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Adolph - One4Review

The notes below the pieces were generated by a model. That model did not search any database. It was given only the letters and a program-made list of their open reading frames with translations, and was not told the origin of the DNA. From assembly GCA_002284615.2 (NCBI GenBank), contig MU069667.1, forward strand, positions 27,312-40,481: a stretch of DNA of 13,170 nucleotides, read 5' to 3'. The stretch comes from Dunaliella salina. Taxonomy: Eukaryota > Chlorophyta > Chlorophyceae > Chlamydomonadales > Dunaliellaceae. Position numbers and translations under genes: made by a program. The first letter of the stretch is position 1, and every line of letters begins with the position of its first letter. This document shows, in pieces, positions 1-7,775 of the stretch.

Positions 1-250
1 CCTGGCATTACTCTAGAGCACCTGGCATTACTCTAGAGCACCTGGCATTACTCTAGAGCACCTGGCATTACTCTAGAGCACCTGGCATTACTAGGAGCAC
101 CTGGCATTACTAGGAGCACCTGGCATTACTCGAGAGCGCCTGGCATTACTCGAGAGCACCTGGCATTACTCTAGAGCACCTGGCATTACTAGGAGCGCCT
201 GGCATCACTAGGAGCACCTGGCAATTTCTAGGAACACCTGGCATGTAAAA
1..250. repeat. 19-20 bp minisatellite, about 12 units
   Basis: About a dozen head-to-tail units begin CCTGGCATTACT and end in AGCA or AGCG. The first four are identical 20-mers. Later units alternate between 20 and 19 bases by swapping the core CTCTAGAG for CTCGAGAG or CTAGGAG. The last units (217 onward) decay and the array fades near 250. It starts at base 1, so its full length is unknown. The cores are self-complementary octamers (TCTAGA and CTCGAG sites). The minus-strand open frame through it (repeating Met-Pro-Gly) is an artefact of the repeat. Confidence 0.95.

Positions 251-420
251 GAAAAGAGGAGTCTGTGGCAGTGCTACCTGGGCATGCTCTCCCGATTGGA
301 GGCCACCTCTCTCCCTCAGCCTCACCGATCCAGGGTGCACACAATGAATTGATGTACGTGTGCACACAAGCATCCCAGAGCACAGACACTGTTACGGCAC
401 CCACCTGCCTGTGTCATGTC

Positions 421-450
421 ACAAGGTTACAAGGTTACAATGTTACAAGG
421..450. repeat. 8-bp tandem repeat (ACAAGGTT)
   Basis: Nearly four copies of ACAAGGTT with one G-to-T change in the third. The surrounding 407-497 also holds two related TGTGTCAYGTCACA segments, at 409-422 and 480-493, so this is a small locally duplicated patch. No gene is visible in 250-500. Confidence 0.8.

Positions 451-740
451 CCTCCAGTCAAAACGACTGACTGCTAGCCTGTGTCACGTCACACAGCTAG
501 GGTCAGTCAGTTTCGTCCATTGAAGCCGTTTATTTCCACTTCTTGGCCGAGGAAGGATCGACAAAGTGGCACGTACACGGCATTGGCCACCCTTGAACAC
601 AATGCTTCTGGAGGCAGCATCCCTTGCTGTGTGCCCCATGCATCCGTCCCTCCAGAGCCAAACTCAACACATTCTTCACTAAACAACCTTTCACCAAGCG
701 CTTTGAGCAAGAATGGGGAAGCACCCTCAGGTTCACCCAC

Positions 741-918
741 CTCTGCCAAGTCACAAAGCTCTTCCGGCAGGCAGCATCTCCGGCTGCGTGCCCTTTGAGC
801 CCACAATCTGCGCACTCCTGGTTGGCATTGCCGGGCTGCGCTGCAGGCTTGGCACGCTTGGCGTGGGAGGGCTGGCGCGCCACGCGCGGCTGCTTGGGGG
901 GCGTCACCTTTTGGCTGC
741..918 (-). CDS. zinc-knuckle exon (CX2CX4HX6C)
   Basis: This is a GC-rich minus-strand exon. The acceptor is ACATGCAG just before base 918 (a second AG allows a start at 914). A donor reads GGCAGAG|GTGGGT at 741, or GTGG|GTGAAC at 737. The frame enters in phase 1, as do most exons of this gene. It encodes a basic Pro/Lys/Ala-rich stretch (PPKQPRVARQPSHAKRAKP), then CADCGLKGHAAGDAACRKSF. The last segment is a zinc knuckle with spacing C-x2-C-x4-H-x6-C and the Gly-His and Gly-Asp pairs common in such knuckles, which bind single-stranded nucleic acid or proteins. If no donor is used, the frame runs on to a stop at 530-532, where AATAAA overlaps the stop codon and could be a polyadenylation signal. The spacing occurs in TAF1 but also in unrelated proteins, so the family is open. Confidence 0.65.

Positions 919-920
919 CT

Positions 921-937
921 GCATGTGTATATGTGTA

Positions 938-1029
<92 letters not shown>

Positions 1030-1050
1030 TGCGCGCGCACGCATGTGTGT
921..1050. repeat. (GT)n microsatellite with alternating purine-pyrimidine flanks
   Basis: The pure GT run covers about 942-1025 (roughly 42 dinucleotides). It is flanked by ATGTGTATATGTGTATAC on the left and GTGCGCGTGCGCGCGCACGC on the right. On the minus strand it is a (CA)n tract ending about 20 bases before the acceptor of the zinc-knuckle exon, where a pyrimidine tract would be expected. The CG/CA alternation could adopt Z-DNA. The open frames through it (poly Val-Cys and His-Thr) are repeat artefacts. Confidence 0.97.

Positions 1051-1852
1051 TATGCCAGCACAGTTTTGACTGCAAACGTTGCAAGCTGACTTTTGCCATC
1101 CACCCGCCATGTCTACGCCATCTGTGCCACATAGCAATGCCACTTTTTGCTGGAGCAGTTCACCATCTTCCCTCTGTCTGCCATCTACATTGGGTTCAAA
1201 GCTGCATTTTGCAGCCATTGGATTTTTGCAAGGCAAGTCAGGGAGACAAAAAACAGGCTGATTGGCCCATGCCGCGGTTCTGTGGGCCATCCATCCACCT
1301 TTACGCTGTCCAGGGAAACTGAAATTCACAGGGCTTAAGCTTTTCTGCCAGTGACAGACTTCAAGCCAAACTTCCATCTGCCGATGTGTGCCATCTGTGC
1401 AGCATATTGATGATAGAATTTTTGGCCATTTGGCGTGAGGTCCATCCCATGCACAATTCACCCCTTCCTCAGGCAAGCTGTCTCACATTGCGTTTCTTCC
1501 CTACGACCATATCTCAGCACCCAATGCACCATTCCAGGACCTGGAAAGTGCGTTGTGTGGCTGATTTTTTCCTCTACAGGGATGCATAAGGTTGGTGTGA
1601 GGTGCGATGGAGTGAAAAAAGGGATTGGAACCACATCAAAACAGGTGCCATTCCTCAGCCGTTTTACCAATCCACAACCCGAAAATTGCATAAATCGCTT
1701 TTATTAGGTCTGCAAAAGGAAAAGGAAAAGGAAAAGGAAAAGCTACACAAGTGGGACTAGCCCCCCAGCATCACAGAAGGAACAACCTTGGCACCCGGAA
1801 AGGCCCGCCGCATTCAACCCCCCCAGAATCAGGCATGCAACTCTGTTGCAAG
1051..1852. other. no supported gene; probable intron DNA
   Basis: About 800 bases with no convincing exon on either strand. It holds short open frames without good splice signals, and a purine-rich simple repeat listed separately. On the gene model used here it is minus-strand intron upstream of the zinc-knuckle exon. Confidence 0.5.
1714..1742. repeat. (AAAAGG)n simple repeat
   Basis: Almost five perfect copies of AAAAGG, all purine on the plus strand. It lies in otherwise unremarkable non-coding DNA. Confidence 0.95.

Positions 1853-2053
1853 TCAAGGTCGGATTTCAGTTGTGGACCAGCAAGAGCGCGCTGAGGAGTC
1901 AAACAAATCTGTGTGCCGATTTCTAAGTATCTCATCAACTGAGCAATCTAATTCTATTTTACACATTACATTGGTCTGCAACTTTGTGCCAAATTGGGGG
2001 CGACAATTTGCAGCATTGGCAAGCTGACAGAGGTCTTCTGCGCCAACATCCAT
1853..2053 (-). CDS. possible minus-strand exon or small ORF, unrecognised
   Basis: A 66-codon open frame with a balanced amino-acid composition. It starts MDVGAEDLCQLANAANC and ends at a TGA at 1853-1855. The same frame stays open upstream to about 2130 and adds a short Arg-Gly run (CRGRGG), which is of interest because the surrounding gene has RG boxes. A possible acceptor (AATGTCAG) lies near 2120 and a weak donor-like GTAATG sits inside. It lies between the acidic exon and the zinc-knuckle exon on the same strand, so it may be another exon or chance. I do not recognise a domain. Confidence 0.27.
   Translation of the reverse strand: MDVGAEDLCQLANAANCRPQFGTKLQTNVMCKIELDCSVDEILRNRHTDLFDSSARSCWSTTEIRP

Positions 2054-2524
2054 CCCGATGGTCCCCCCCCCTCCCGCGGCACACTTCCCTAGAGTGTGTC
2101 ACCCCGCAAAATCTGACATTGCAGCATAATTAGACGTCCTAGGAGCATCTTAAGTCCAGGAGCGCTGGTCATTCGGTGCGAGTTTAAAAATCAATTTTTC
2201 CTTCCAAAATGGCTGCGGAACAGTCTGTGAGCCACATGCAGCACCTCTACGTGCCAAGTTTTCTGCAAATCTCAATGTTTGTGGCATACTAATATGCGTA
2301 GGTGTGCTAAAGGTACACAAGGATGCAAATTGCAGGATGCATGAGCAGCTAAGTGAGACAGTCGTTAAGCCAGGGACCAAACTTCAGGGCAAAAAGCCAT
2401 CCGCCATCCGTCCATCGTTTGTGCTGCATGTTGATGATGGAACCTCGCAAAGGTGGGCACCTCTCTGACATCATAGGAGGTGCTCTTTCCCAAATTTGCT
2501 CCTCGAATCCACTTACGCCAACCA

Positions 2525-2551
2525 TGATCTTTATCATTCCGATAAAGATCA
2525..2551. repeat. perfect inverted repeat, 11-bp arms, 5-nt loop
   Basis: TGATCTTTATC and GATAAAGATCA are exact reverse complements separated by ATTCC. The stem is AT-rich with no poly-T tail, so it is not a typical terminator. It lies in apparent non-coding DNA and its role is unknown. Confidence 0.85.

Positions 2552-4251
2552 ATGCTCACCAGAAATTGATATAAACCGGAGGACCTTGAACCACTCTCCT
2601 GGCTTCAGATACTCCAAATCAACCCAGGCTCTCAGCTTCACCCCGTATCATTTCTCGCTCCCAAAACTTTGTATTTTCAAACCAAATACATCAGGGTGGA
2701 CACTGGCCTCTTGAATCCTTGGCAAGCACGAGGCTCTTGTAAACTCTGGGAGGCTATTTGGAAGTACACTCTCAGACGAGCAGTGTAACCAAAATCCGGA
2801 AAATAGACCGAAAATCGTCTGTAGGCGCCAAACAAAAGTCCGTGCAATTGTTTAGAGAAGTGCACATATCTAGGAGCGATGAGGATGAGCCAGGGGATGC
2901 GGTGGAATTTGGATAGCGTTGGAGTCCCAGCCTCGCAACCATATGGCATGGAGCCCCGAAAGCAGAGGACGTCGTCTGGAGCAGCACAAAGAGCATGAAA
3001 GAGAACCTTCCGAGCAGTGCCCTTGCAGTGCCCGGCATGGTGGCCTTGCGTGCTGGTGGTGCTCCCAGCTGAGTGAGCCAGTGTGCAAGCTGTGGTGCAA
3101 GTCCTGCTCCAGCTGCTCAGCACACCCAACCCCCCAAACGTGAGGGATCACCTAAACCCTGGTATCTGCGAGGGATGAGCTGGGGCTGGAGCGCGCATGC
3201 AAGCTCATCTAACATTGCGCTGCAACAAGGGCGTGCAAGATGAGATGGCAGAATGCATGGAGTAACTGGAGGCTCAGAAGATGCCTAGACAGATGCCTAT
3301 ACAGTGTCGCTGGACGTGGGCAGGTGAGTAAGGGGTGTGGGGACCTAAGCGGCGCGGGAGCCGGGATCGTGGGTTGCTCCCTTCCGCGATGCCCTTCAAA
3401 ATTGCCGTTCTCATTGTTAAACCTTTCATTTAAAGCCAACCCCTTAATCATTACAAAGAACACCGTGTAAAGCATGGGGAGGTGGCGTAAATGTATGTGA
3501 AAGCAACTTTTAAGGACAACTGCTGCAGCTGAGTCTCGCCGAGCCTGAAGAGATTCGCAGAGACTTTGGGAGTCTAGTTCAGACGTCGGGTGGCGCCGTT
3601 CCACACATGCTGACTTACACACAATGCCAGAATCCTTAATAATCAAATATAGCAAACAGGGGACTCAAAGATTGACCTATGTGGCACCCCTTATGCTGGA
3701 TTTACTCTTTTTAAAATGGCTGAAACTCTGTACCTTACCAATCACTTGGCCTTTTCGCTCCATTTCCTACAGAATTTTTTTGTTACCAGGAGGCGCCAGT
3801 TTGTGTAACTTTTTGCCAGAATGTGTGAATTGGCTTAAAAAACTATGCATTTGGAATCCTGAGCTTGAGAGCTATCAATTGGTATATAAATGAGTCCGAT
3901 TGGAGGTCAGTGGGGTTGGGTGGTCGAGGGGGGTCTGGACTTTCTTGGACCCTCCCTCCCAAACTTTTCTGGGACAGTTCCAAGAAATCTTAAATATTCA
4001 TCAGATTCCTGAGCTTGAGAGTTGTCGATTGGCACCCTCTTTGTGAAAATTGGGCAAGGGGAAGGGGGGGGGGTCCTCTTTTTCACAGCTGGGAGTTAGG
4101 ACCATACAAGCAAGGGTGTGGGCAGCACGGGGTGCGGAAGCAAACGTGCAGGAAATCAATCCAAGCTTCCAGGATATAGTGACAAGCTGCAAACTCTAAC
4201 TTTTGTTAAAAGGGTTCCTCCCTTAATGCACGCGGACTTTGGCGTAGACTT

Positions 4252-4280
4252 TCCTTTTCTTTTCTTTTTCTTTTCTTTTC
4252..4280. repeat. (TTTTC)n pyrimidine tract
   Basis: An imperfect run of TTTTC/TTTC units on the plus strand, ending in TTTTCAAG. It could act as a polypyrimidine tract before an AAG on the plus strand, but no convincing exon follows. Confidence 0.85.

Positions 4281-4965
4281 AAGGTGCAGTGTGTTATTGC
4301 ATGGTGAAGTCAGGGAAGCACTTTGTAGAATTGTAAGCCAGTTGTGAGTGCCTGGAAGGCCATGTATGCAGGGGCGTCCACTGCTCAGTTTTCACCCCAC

Pip Utton’s portrayal of Adolph Hitler in his final days in 1945 is convincing and frightening. Hitler is addressing his most loyal followers in his personal staff exhorting them never to let go of the dream of creating a dominant, racially pure Germany. Two sides of Hitler are portrayed. All his prejudices are revealed in their crudely perceived logic. There is the ranting demagogue – ‘Death solves all problems’. Thus the Jewish race must be exterminated as the scapegoat for Germany’s enfeebled position at the end of World War I. There is the beguiling human side in his regard for Eva Braun and the absolute loyalty of those closest to him. Suddenly, the ranting Adolph ends and Pip Utton drops the Hitler role, discarding the moustache and wig. The lights come up. He talks to the audience apparently as himself, easy going and humorous. There is a noticeable easing of tension. However, he takes on a darker mood as he expresses the racial views of an ordinary man. Hitler may have perished in 1945 but his racist spirit lives on and may be seen in many guises, perhaps in all of us. Adolph is a powerful drama raising issues about what lies lurking at the core of the human personality and how readily it can be manipulated. ****

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